It’s hard to not hearing about AI taking over everything – first, the jobs, and then, all humanity – these days. Set aside a few minutes and read this piece by Kai-Fu Lee, one of the most respected
I quoted the inspiration for today’s “drawing” below.
Love is what is missing from machines. That’s why we must pair up with them, to leaven their powers with what only we humans can provide. Your future AI diagnostic tool may well be 10 times more accurate than human doctors, but patients will not want a cold pronouncement from the tool: “You have fourth stage lymphoma and a 70 percent likelihood of dying within five years.” That in itself would be harmful. Patients would benefit, in health and heart, from a “doctor of love” who will spend as much time as the patient needs, always be available to discuss their case, and who will even visit the patients at home. This doctor might encourage us by sharing stories such as, “Kai-Fu had the same lymphoma, and he survived, so you can too.” This kind of “doctor of love” would not only make us feel better and give us greater confidence, but would also trigger a placebo effect that would increase our likelihood of recuperation. Meanwhile, the AI tool would watch the Q&A between the “doctor of love” and the patient carefully, and then optimize the treatment. If scaled across the world, the number of “doctors of love” would greatly outnumber today’s doctors.
The same idea could apply to lawyers, teachers, accountants, and wedding planners. In innumerable instances, excellent AI tools may emerge, but the “human-to-human” interface is critical to ensuring we feel listened to and cared for when we encounter important life events. We should encourage more people to go into service careers, choosing the ones into which they can pour their hearts and souls, spreading their love and experiences—whether as a passionate tour guide, an attentive concierge, a funny bartender, an infectious hair dresser, or an innovative sushi chef.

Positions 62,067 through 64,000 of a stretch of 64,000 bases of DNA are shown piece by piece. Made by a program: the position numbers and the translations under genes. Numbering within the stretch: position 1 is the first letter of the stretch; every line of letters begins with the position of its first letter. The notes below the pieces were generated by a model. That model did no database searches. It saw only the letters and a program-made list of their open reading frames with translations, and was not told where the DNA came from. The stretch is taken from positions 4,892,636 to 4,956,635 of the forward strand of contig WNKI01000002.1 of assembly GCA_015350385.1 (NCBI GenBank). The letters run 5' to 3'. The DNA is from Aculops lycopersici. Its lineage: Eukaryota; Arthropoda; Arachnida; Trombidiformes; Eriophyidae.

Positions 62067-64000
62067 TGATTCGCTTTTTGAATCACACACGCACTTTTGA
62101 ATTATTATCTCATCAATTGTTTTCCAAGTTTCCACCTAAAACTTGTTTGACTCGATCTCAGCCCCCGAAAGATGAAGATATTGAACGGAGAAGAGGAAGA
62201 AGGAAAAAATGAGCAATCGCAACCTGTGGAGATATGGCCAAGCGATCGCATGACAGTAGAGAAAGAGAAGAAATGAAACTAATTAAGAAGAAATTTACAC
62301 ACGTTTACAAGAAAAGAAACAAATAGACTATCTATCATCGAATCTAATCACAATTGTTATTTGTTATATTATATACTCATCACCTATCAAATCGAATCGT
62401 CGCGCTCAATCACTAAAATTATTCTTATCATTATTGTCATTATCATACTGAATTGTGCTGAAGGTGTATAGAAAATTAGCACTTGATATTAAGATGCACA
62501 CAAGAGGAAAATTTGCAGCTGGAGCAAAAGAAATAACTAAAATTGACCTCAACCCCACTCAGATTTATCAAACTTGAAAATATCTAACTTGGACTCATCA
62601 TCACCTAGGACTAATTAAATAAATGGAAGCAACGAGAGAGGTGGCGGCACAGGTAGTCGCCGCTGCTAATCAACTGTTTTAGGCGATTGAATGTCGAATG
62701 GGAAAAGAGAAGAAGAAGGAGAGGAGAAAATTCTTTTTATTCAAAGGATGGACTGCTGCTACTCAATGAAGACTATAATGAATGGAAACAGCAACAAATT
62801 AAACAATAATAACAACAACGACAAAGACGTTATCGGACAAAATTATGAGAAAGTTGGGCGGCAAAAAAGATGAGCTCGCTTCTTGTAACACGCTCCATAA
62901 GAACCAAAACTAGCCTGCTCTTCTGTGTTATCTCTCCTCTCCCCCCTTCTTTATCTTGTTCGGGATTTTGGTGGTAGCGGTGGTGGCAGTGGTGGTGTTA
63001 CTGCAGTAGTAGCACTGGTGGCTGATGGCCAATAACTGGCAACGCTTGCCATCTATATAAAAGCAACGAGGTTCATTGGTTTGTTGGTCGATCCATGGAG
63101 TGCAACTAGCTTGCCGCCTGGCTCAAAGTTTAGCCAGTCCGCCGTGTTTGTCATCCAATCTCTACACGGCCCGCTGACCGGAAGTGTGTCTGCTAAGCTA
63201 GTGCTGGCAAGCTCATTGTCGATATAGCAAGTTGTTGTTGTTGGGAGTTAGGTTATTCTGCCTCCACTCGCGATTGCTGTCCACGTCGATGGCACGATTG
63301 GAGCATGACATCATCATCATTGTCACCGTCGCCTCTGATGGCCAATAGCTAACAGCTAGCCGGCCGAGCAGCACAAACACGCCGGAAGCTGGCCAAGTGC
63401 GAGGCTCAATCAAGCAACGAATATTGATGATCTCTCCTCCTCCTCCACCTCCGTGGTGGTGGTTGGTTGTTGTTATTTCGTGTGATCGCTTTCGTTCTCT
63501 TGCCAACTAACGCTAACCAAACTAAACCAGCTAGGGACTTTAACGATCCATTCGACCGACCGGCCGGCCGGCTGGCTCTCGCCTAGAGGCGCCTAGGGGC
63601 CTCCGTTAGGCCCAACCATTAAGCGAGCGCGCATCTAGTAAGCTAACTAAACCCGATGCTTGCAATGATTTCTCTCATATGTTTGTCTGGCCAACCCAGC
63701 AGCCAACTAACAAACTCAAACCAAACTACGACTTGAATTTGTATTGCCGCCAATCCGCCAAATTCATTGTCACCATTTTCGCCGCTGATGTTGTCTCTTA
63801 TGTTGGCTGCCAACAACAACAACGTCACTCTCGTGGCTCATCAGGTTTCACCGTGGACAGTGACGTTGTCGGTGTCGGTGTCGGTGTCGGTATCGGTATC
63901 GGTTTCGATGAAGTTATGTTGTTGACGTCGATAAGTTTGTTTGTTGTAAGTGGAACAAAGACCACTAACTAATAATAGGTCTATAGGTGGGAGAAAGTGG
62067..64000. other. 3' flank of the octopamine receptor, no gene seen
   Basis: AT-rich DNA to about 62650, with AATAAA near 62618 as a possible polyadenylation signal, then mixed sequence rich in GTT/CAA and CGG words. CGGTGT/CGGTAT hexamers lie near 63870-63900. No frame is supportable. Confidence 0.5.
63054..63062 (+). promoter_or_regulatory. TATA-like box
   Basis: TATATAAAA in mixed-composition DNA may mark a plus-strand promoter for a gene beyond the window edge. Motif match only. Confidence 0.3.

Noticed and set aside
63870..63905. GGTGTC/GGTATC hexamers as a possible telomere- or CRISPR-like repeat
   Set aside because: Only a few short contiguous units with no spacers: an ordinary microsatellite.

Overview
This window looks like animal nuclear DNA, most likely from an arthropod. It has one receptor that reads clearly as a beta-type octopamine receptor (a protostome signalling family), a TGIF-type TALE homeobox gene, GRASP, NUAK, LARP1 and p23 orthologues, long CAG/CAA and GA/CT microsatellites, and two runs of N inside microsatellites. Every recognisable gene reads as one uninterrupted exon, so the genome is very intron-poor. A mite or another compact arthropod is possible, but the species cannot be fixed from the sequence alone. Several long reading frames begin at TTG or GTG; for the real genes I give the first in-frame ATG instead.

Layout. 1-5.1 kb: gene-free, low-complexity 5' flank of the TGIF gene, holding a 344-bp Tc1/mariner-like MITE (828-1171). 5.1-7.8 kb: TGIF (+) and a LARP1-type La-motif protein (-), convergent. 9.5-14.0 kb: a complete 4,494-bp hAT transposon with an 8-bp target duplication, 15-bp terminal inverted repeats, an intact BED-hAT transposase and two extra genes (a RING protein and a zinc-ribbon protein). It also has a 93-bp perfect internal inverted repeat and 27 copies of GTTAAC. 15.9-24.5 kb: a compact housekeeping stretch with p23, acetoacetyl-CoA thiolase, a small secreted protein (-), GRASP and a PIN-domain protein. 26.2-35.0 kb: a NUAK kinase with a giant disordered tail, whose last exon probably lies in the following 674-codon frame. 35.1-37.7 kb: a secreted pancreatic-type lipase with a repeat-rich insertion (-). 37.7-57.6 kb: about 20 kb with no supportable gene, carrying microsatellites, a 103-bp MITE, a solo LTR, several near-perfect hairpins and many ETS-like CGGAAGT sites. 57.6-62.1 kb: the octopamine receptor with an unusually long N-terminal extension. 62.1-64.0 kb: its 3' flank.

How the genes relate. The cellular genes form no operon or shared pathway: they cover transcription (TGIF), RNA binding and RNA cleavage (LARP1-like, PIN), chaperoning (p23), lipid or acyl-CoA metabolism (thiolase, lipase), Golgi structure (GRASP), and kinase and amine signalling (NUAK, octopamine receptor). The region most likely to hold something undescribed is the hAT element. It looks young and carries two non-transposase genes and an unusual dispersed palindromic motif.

We should also work hard to invent new service jobs that deliver joy and love. Imagine a nutritional chef who comes to your home to cook only with fresh, organic, local ingredients. Or perhaps the “season changer” who changes and redecorates your closets seasonally, with flowers and aromas that make changing clothes a fun experience. Or perhaps an “elderly companion” who takes your aging parents to see a “doctor of love” when you cannot.
There will also be a big demand for social workers who answer the hotlines for displaced workers, dealing with their depression and anxiety. Volunteering service jobs today may turn into real jobs of the future—that of assisting at a blood bank, teaching at an orphanage, mentoring at Scouts organizations, or being a sponsor at AA or the Veterans Recruitment Appointment. Each of these jobs will deliver love and empathy—and there will be so many that we can replace many, if not all, of that 50 percent loss that comes from automation. Most importantly, the people filling these new jobs will fill our planet with love and joy.
So, this is the alternate ending to the narrative of AI dystopia. An ending in which AI performs the bulk of repetitive jobs, but the gap is filled by opportunities that require our humanity.
Can I guarantee that scientists in the future will never make the breakthroughs that will lead to the kind of general-intelligence computer capabilities that might truly threaten us? Not absolutely. But I think that the real danger is not that such a scenario will happen, but that we won’t embrace the option to double down on humanity while also using AI to improve our lives. This decision is ultimately up to us: Whatever we choose may become a self-fulfilling prophecy. If we choose a world in which we are fully replaceable by machines, whether it happens or not, we are surrendering our humanity and our pursuit for meaning. If everyone capitulates, our humanity will come to an end.
Kai-Fu Lee (2017).
Such a capitulation is not only premature and unproven, but also irresponsible to our legacy, our ancestors, and our maker. On the other hand, if we choose to pursue our humanity, and even if the improbable happen and machines truly replace us, we can then capitulate knowing that we did the responsible thing, and that we had fun doing it. We will have no regrets over how we lived.
I do not think the day will ever come—unless we foolishly make it happen ourselves. Let us choose to let machines be machines, and let humans be humans. Let us choose to use our machines, and love one another.